A reference in this Act to the relevant terms and conditions, in relation to a Division of the Fund maintained in relation to a series of investment bonds, is a reference to the terms and conditions on which the bonds in that series were issued.’.
This amendment to the interpretation section of the Bill is consequential to an amendment the Opposition proposes to move to clause 16. That amendment seeks to prevent the establishment by the National Investment Fund of superannuation or retirement schemes and savings schemes, including schemes for the payment of moneys in the event of death, and with the consent of the Chair and of the Committee I will speak to that amendment at this stage.
The Opposition rejects the proposal to give the Australian Industry Development Corporation the power to augment moneys constituting the National Investment Fund, in addition to the issuing and selling of investment bonds, by the authorisation of the establishment and maintenance of superannuation, retirement and savings schemes. We believe that support of this proposal would create a further diversion of funds from the private sector, supplementary to the funds to be raised as a consequence of the issue of investment bonds by the National Investment Fund. We believe there is absolutely no reason to assume that the Corporation will have the capacity to maximise higher or even equal rates of return than those now obtained by institutions in the private sector. As its area of operation and influence is to be determined by an overriding consideration that it must further Australian ownership and not by what is economically viable, the view of the Opposition parties in respect of this proposition is that it will do decidedly worse. It is particularly doubtful whether, in the short term, the Corporation will have the capability to develop the expertise which existing institutions have taken many years to acquire. To justify the existence of these new schemes, it must be demonstrable that the Corporation can at least equal the rate of return that is available at present, and that they did not simply rely on the question of tax concessions and other subsidies for the purpose of seeking to attract the necessary investment funds.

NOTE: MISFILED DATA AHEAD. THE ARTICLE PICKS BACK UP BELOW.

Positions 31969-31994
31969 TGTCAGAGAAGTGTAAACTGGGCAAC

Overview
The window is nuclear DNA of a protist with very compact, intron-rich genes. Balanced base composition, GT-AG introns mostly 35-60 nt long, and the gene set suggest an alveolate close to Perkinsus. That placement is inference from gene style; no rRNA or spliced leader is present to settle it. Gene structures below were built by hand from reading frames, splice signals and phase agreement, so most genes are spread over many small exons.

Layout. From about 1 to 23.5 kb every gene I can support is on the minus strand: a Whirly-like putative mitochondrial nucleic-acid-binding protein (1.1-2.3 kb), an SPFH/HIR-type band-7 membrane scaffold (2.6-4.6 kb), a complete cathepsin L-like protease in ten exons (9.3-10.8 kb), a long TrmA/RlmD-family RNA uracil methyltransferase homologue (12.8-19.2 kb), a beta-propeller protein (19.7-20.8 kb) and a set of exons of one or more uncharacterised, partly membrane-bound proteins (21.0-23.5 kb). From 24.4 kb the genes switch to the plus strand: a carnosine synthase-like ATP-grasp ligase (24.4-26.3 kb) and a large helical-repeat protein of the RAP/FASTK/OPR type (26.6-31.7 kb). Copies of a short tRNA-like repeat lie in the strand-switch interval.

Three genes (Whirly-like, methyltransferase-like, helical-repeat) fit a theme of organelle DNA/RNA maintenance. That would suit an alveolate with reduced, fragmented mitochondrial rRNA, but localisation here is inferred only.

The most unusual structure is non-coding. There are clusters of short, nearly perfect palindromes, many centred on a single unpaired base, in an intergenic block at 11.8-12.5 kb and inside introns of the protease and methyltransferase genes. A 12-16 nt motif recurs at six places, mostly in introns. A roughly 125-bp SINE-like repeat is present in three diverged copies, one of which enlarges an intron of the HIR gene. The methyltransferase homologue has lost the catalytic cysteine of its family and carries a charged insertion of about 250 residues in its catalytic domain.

I ask the Minister for Overseas Trade (Dr J. F. Cairns) why the Government proposes that funds of this type should be established and, further, what justification there is for Government subsidy to maintain their effective rates of return. The effect of the Corporation’s moving into this already well served area of the Australian economy is that by establishing in competition to existing entrepreneurs in the field it will reduce their economies of scale and therefore increase the cost of their services to the public at large. The very nature of the type of programs the Corporation seeks to establish requires the amassing of massive actuarial reserves to meet liability under contracts stretching many years ahead. As it is vital that these funds are available when called on, it precludes the institutions currently operative in these fields from investing in anything but extremely low risk ventures, which of course partly explains their low rate of return.
The proposed use to which the Corporation will put the funds gathered in under its superannuation, retirement and savings schemes will be ruled not simply by what is essentially low risk schemes but by what fits into its program of buying back Australia. There is no certainty that the supervisory council of the Fund will be able to prevent the divisions of the Fund from investing in high risk ventures, with the possible result that the Government may have to take on board expensive guarantees. Finally, by establishing in competition with existing institutions, the Corporation will diminish the worthwhile benefits which the community has received over many years.
In 1972 life offices held 11.78 per cent of the total Commonwealth securities on issue, and they were particularly significant as holders of long term bonds. This sector is also a substantial investor in the less attractive area of local and semi-governmental securities, apart from the important indirect assistance that they give those loans through sub-underwriting support. Derived of this support, this particular market could not have continued adequately to meet its requirements. In the field of rural finance these institutions are important, and several of the larger ones have taken a direct interest in the pastoral industry. In the area of housing finance, the savings banks and the rapidly expanding building societies have played a vital role.
Those persons in the Australian community seeking to purchase homes are now in effect bearing. the main burden of the Government’s decision to raise interest rates to record levels. The decision to raise interest rates to their present level was taken by a Government which last year publicly advocated low interest rates. It seems incredible, against the background of the Government’s fiscal irresponsibility, that it should now propose to divert funds away from the area of housing finance. This, of course, will further exacerbate the situation for prospective home buyers who already have been hit by a general tightening in credit and a substantial increase in interest rates as a direct consequence of Government measures. The entry of the Australian Industry Development Corporation, in its proposed enlarged form, into the capital market will worsen their plight by causing a further reduction in available loan funds and a general hardening in interest rates.